- Today, Seven Hills Inn still has the intricate and richly decorated interiors one would expect from a Berkshire Cottage. The Main House has been updated but does a great job of maintaining the “mansion feel”. There are three different types of accommodations here, but I wanted to stay in the main house, and I have to say I’m so glad we did! I was able to live out my #MansionLife dreams for two nights (y’know, with a mask on, not touching anything, or eating anything, or enjoying a glass of wine on the veranda, or even interacting with any other guests for the most part). C’est la vie!
Between the leaded windows, the intricate moldings and the bench this staircase had me at hello. There were two staircases that lead up to the second floor where the guest rooms were, and you bet I chose this staircase every single time. Scroll below or visit my Instagram page for more photos of this beauty!
When we first arrived, I didn’t know much about the Inn. But, once we realized that Emily Meredith Read Spencer liked to import all different types of architectural elements, it all made sense. The two spiral columns immediately grab your eye, then the ceilings, the double sided fireplace, the windows….it’s a spectacular room. I would have loved to see the room full of life with a fire and cocktails and music!
The fireplace and furniture honor the roots of this home, and the chandeliers update it a bit – a nice mix if you ask me. Our dinner reservations were cancelled on Saturday night, and though we were able to find another place to eat, I had a few fleeting thoughts of getting takeout and my husband & I sitting at either end of this long table pretending we owned the place. Wouldn’t have been a bad alternative!
Seven Hills Inn sits on top of a lovely hill on 27 acres, but I must say that I was a bit disappointed that no part of those 27 acres had any trails or walking paths, minus this one just steps from the home. I think that could certainly be improved upon and a big selling point for visitors. But, it was still a pretty place to sit outside and enjoy a morning coffee. And, The Mount next door offered more than enough to keep us busy & enjoying the outdoors for a weekend!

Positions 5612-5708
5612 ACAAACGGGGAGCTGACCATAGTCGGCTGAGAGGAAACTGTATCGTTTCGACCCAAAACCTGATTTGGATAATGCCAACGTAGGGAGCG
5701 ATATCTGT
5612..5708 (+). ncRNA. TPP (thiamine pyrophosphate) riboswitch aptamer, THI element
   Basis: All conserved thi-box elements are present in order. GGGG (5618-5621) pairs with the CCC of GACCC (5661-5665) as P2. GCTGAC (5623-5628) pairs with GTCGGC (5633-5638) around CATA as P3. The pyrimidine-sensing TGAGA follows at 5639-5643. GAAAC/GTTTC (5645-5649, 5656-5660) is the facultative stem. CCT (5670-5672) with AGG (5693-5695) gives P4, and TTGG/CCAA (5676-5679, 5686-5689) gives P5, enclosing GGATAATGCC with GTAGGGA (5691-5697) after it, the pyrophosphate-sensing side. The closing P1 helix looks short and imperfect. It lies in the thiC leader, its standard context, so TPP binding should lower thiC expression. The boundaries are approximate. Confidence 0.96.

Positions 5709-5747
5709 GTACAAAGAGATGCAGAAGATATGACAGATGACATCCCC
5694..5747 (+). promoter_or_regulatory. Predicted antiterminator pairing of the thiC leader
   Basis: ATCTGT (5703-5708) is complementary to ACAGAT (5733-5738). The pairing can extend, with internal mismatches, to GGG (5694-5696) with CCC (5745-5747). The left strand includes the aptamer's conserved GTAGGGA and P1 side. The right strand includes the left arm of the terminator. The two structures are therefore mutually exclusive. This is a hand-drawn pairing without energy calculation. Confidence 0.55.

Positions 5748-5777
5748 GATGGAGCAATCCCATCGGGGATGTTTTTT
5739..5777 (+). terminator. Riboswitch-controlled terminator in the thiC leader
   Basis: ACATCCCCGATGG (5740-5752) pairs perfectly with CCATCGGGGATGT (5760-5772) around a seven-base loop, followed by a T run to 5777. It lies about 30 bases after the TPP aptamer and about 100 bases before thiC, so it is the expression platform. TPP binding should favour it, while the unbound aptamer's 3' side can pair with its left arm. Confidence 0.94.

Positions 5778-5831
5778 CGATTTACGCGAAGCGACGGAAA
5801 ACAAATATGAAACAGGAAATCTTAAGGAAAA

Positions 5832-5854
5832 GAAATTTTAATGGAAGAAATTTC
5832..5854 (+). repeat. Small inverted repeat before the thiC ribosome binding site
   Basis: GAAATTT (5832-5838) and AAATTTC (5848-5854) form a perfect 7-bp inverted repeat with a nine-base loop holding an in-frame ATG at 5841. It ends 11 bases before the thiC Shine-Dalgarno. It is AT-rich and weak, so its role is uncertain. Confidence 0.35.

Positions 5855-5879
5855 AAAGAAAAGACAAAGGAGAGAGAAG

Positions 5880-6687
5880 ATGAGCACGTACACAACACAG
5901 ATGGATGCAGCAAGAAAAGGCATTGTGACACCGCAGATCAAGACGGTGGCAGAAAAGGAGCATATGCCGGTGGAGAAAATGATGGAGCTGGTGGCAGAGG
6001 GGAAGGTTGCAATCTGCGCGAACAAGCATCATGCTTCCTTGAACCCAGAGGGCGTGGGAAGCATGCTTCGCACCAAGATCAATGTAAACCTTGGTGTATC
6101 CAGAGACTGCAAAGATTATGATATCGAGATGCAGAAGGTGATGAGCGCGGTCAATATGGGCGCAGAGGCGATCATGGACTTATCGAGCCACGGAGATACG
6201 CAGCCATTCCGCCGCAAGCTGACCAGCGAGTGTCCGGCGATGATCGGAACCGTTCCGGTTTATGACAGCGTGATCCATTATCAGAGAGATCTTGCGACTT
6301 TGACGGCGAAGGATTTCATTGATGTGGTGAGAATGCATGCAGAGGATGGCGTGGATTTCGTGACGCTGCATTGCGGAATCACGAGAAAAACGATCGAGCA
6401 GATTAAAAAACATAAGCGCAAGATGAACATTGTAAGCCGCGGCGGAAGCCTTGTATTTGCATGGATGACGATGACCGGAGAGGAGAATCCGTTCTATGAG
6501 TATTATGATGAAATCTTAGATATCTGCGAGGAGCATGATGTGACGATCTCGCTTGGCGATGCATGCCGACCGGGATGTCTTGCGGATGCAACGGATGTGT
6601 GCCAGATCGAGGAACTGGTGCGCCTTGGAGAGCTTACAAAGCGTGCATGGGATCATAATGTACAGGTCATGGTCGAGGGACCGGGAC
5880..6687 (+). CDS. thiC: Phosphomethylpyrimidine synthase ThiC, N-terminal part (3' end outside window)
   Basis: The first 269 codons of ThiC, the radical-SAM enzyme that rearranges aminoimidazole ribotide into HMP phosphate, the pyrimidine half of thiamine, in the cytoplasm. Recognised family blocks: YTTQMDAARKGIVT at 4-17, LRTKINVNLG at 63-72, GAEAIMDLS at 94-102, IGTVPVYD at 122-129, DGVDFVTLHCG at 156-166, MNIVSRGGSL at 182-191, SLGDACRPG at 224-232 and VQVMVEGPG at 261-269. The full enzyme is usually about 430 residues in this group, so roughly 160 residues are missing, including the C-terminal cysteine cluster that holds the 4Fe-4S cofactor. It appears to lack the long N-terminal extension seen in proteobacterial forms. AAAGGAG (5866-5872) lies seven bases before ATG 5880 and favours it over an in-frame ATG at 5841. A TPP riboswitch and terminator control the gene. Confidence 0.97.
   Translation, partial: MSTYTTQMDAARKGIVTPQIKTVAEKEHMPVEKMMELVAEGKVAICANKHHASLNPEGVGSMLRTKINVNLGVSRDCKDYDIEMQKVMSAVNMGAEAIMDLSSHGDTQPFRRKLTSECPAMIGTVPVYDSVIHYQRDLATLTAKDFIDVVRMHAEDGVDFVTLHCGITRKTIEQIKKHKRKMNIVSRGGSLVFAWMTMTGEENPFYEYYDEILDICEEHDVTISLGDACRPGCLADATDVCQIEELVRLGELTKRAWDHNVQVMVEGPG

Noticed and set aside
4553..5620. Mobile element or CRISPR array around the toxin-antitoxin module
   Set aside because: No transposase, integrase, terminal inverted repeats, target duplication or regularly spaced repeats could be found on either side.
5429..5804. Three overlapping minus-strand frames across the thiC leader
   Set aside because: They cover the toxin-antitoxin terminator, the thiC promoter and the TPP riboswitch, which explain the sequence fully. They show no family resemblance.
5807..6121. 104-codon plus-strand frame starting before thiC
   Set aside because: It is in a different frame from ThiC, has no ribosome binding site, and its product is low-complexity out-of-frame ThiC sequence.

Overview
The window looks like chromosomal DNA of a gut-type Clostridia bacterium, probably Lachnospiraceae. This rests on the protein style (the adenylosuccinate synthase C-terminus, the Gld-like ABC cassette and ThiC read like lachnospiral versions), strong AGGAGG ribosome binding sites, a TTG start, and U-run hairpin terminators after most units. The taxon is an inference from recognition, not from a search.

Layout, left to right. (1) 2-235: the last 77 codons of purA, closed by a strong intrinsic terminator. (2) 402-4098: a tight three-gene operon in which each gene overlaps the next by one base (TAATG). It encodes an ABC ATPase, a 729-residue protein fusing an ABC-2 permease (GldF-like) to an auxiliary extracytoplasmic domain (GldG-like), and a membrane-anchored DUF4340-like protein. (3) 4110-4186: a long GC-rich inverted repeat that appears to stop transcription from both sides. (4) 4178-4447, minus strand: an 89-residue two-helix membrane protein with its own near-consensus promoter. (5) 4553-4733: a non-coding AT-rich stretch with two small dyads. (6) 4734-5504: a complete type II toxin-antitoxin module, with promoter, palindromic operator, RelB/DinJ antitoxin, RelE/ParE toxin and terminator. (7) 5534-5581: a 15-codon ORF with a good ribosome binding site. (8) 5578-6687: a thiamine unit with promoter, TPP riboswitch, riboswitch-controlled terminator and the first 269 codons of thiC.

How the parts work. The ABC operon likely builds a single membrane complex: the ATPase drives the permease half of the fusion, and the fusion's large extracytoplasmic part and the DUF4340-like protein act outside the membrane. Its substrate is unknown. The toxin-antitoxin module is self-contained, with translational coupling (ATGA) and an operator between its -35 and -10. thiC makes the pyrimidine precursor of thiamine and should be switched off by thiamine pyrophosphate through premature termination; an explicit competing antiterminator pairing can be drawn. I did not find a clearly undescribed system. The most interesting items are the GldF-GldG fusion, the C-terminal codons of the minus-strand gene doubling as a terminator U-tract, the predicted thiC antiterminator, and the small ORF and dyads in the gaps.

- The framed blueprint of the renovations that Emily Meredith Read Spencer made to the house hanging in the hallway was my favoooorite. It was awesome to be able to take the time to really study it, determine what was still in tact, what had been moved, and even what our room originally was! The ability to wander around and put the pieces together at my leisure (unlike being on a guided tour) was my favorite part of staying here.
- The photos of musicians throughout the downstairs performing at Tanglewood is pretty awesome. It really is quite a variety of artists, and there’s a photo that will surprise every music lover!
- The cruiser bikes available for use were fun……while going down hill. I’ll stick to my Peloton, thanks.
- Don’t miss the “ES” initials still honoring Emily above the main door on the exterior of the Inn.
- Check out the hidden safe in the dining room -it was neat how they left the door so you could how it was concealed.
- I *need* the mirror from the Drawing Room in my life. I don’t think I have any ceilings high enough for it though.
- We were here in the time of COVID, so there really wasn’t much that we could do here during our stay. The restaurant was closed, the fireplaces only operable from 8 am – 5 pm (it was 70 degrees and sunny out, so no way was I staying inside for that!), etc. But, the staff did their best and it was a lovely, comfortable stay!
- Go to The Mount. It’s right next door (you cut through the parking lot and you are there!) and it was an amazing resource, and we were so glad to be so close! Stay tuned for more on The Mount soon!
- There are so many things to do in the Berkshires, plus it’s an easy breezy drive from Boston!